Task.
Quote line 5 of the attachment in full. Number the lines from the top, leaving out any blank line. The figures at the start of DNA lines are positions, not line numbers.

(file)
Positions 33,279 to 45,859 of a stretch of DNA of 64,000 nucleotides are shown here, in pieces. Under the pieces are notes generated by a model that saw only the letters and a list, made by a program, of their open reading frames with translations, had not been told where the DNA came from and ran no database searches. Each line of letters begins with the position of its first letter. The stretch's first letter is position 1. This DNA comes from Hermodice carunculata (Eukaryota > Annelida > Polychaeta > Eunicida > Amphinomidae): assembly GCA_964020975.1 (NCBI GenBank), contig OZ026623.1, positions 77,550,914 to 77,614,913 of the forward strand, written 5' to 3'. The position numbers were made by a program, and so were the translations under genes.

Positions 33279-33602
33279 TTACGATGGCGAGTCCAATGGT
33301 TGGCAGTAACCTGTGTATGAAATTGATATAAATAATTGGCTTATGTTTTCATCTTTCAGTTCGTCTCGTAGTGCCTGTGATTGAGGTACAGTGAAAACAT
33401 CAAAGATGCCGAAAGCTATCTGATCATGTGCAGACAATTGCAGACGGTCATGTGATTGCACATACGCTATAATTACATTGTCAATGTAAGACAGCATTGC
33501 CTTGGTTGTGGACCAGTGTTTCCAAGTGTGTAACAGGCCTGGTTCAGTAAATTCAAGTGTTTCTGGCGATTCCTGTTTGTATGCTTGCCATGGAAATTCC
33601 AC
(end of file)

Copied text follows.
33401 CAAAGATGCCGAAAGCTATCTGATCATGTGCAGACAATTGCAGACGGTCATGTGATTGCACATACGCTATAATTACATTGTCAATGTAAGACAGCATTGC